Three members of Boris Johnson’s cabinet pressed senior official Sue Gray to “water down” the findings and mitigate the impact of the Partygate report, according to The Sunday Times.

The secretary for Northern Ireland, Brandon Lewis, had to face the accusations and defend on the Sky News network the “independence” of the report that accused the “premier” of “lack of leadership” in the face of excesses and violations of Covid rules in Downing Street during lockdowns.

According to The Sunday Times, Chief of Staff Stephen Barclay, Cabinet Secretary Simon Case and his right-hand man Alex Chisholm pressured Sue Gray to alter “key passages” in the report on the eve of its publication on Wednesday. past.

Despite the report’s devastating conclusions, several names were omitted and some of the 15 events investigated (such as Abba’s party at Boris and Carrie Johnson’s apartment at 11 Downing Street) barely merited a mention. Former Johnson adviser Dominic Cummings, who accused the “premier” of ignoring advice against celebrating the holidays, has acknowledged that he did not give a statement either.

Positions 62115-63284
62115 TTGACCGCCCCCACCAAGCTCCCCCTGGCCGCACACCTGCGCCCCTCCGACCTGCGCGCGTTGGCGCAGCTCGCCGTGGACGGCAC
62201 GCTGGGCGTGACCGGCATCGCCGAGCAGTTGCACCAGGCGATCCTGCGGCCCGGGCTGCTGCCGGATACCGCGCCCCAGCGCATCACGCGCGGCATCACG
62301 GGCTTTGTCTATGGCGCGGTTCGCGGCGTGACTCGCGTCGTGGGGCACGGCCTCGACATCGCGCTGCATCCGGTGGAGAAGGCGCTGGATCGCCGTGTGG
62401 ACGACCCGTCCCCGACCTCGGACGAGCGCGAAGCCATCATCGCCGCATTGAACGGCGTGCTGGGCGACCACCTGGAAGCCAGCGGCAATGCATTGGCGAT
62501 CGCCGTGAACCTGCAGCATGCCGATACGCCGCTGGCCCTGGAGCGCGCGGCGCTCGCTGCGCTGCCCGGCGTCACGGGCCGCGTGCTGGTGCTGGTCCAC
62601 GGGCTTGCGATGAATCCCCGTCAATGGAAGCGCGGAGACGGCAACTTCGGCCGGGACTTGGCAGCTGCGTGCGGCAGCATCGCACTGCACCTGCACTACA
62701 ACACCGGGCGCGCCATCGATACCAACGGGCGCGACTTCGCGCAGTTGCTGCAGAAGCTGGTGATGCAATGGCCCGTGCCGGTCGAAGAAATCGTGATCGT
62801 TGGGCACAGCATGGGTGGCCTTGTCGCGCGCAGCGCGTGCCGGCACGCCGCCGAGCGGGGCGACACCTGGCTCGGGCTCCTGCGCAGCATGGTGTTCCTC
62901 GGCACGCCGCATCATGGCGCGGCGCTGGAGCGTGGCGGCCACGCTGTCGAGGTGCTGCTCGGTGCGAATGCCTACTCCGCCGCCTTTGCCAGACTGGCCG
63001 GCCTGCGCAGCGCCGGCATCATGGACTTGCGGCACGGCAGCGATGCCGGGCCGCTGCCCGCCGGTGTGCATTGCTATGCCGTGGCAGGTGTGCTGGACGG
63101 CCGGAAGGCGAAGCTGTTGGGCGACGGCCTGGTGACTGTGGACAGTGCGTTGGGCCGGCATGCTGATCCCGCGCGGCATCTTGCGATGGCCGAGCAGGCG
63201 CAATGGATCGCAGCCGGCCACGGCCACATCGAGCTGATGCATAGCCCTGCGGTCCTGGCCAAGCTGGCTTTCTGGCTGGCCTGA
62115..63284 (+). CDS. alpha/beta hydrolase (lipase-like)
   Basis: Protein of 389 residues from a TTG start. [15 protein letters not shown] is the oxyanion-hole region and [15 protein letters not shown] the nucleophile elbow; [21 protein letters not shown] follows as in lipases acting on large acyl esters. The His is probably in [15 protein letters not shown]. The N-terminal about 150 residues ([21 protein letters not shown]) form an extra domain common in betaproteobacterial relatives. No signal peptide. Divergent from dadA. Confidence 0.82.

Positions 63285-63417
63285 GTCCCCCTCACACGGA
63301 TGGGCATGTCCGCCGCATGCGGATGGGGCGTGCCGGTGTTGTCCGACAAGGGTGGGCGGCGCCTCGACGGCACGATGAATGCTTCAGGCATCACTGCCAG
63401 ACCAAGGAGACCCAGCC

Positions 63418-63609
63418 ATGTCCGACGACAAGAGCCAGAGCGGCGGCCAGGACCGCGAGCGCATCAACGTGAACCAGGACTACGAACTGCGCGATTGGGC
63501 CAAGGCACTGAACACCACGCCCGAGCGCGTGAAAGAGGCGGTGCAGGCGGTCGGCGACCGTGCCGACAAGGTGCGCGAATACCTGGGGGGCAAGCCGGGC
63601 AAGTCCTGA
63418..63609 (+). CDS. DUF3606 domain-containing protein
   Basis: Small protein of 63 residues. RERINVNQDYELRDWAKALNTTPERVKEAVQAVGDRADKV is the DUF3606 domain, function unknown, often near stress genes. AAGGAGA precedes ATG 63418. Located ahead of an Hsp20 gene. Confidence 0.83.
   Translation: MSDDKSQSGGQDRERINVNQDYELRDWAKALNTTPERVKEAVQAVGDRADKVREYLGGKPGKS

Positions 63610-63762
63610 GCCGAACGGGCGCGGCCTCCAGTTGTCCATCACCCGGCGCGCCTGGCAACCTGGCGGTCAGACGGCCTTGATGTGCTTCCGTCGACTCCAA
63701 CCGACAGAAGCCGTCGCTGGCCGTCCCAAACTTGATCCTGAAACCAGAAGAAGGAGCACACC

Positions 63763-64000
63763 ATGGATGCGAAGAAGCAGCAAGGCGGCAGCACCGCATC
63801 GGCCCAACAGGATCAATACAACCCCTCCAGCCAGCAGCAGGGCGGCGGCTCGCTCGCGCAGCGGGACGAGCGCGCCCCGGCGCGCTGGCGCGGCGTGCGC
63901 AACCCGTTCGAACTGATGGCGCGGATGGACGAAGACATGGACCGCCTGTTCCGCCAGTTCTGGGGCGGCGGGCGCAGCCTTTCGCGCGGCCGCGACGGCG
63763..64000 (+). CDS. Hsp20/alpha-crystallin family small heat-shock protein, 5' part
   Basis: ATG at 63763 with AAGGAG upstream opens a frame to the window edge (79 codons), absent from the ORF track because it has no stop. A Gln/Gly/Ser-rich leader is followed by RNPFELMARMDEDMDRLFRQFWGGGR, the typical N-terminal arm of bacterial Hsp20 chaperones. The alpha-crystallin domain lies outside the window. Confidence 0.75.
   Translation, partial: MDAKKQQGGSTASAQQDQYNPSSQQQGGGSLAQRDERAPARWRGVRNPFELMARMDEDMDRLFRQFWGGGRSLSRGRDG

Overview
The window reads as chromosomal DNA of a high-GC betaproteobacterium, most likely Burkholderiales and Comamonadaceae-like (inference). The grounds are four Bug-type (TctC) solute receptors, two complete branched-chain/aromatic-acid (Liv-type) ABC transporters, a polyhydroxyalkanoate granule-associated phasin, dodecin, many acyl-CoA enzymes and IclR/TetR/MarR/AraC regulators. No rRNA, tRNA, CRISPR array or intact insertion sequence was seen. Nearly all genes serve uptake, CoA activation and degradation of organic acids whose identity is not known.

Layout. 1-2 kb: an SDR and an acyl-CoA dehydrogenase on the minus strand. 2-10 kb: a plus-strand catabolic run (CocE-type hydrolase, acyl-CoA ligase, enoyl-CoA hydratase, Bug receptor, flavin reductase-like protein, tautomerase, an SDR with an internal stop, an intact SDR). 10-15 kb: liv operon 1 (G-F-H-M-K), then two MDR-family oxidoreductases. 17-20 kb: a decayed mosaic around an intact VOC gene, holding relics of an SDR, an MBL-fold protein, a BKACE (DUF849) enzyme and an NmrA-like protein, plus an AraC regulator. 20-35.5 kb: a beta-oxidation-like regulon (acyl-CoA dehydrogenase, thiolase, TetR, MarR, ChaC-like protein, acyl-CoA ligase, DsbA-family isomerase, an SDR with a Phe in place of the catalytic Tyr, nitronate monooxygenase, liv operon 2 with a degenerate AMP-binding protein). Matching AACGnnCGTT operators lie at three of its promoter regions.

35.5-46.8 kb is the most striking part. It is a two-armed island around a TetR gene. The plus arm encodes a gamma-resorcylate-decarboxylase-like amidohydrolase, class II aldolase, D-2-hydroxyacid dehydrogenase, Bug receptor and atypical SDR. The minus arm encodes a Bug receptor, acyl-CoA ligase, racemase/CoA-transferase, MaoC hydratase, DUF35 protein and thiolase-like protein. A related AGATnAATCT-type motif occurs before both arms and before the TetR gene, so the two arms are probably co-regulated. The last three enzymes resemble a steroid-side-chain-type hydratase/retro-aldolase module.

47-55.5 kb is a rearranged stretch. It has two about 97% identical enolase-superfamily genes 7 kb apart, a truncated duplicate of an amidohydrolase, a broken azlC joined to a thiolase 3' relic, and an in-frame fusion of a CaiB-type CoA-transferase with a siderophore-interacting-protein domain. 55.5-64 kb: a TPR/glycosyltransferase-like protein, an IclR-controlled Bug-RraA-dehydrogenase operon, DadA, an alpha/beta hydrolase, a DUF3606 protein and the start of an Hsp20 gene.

Boris Johnson will possibly be forced to respond this week about the alleged pressures that could have compromised the integrity of the report. The “premier”, who still has to face a parliamentary investigation, has also been accused by the opposition of “trying to save his skin” with the changes introduced on Friday to the “ministerial code” to avoid his resignation.

Meanwhile, there are now 24 Conservative deputies who have publicly called for his resignation, after the incorporation of Anne Marie Morris and former Health Undersecretary Steve Brine into the ranks of the rebel “Tories”, who however need to reach 54 to launch a motion of censure against their own leader.

Johnson, who was fined 118 euros for the police investigation, continues to fail in the polls. A YouGov poll published this week even predicts that the Conservative leader could lose his seat in Uxbridge, west London, if elections were held this week.

Tory heavyweights have meanwhile accused Johnson of leading the Conservative Party into “a huge identity crisis” following the announcement of the new windfall tax on oil and energy companies. “The lack of confidence and clarity have created a toxic mix among voters,” warned veteran Sir Bob Neill, who has added his voice to that of the rebel MPs.

The number two of the Secretary of the Treasury, John Glen, has meanwhile recognized the BBC that the Government has entered “yellow card territory”. Glen stated however that he has decided to continue in his position after “a frank and honest conversation” with Boris Johnson.

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